Madison offers two ways to check majority factions: Madison states, "The latent causes of faction are thus sown in the nature of man",  so the cure is to control their effects.
He makes an argument on how this is not possible in a pure democracy but possible in a republic.The Federalist Papers is the name for the 85 articles that Alexander Hamilton, James Madison, and John Jay wrote collectively between the years of and These essays or articles were written in an attempt to persuade the people of New York to ratify the new United States Constitution.
The Federalist Papers are a series of 85 essays arguing in support of the United States Constitution. Alexander Hamilton, James Madison, and John Jay were the authors behind the pieces, and the three men wrote collectively under the name of Publius.
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The Federalists were successful in their effort to get the Constitution ratified by all 13 states. The Federalists later established a party known as the Federalist Party.
The party backed the views of Hamilton and was a strong force in the early United States. The party, however, was short-lived, dead by . Dec 09, · Federalist Papers are important to any analysis of the U.S.
Constitution because they provided the philosophical and socio-political justification for the adoption of the Constitution. Prior to the ratification of the Constitution, the states were loosely united under the Articles of Confederation.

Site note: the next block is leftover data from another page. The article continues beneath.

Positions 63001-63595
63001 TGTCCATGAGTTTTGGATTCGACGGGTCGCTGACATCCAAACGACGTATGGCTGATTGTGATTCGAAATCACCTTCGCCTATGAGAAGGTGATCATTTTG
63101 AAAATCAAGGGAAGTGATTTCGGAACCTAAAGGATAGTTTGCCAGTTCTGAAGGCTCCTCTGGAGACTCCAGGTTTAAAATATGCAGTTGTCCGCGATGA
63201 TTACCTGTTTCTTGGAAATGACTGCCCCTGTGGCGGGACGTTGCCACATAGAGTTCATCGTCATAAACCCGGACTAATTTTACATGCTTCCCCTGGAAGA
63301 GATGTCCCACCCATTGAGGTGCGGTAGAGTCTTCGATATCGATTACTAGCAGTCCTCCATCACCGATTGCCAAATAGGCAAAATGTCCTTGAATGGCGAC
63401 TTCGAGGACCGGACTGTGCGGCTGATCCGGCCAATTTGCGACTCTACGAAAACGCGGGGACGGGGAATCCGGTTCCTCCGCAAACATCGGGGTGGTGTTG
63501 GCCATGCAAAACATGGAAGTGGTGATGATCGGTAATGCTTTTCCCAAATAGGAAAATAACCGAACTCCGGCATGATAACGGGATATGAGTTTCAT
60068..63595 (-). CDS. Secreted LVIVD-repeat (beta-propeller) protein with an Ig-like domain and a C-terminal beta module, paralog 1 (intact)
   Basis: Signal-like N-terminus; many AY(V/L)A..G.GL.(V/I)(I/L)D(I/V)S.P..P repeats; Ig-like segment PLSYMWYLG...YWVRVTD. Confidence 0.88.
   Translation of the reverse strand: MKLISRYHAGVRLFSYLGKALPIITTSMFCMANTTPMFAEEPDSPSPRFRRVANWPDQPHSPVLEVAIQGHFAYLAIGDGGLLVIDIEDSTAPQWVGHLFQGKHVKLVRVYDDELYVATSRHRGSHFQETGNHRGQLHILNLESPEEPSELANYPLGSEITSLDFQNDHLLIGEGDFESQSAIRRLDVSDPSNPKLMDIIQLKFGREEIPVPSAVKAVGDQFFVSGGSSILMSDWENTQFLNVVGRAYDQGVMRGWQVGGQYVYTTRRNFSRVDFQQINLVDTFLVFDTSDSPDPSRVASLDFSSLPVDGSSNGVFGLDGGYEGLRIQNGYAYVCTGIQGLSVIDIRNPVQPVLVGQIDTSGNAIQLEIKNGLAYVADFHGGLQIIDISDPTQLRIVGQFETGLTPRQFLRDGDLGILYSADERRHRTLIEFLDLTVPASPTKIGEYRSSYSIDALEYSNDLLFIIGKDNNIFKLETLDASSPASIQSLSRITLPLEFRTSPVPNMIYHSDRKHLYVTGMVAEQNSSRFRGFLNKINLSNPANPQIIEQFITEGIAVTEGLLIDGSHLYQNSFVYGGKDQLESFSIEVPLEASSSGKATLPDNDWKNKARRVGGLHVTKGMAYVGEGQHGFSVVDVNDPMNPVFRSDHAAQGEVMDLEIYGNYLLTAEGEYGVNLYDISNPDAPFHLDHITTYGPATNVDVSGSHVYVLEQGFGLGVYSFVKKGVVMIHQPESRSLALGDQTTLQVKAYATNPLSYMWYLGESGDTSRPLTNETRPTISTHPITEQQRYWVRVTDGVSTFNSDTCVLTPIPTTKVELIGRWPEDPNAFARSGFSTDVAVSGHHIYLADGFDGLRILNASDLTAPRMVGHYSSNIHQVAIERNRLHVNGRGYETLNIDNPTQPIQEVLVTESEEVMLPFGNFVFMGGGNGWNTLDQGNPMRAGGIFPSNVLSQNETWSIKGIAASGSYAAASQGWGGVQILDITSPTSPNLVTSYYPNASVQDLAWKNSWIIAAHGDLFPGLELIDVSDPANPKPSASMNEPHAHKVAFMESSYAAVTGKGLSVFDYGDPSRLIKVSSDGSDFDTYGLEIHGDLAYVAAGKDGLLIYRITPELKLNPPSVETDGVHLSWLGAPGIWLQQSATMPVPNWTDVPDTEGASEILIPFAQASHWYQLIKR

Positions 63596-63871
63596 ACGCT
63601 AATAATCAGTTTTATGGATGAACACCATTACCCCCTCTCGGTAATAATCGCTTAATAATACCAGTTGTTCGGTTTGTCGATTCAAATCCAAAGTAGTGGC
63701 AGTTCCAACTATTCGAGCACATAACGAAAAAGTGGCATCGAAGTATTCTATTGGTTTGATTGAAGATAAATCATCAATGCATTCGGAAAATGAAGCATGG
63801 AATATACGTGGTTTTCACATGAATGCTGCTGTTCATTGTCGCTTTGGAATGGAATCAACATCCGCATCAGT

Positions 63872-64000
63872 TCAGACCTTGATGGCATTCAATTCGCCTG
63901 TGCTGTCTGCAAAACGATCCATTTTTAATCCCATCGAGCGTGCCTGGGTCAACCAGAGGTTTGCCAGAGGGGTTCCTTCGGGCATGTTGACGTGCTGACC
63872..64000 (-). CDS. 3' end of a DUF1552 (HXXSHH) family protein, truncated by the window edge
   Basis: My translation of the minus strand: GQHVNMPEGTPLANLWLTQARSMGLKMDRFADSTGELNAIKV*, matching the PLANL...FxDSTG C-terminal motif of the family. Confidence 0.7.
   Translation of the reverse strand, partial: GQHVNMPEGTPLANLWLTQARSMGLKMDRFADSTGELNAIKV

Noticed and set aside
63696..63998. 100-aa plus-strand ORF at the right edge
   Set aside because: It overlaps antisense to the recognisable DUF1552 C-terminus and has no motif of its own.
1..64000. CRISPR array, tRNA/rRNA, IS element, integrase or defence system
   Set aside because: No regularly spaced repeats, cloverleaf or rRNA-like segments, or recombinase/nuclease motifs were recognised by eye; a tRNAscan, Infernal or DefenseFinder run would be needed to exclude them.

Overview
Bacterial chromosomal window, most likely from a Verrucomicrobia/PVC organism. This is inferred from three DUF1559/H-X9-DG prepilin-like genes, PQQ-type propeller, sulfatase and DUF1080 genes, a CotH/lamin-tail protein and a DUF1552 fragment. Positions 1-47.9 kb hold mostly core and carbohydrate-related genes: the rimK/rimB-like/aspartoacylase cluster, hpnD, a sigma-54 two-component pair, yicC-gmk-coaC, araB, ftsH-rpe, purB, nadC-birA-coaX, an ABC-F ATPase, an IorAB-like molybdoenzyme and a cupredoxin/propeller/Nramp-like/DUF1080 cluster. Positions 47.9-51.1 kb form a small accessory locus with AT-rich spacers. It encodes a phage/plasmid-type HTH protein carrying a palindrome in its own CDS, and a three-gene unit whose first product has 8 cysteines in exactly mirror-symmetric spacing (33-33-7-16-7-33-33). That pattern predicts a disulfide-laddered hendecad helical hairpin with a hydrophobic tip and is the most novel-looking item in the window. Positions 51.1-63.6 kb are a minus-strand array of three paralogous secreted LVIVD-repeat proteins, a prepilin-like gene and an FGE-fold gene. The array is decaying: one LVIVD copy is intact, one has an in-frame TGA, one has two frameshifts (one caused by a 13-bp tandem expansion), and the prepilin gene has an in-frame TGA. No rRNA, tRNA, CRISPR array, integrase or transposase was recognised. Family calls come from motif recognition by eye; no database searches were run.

Hamilton published his first essay in the New York Independent Journal on October 27, The essays had an immediate impact on the ratification debate in New York and in the other states.
The 85 essays succeeded by helping to persuade doubtful New Yorkers to ratify the Constitution. Today, The Federalist Papers helps us to more. His effectiveness as an advocate of a new constitution, and of the particular constitution that was drawn up in Philadelphia in , was certainly based in a large part on his personal experience in public life and his personal knowledge of the conditions of American in " At the end of Hume's essay was a discussion that was of.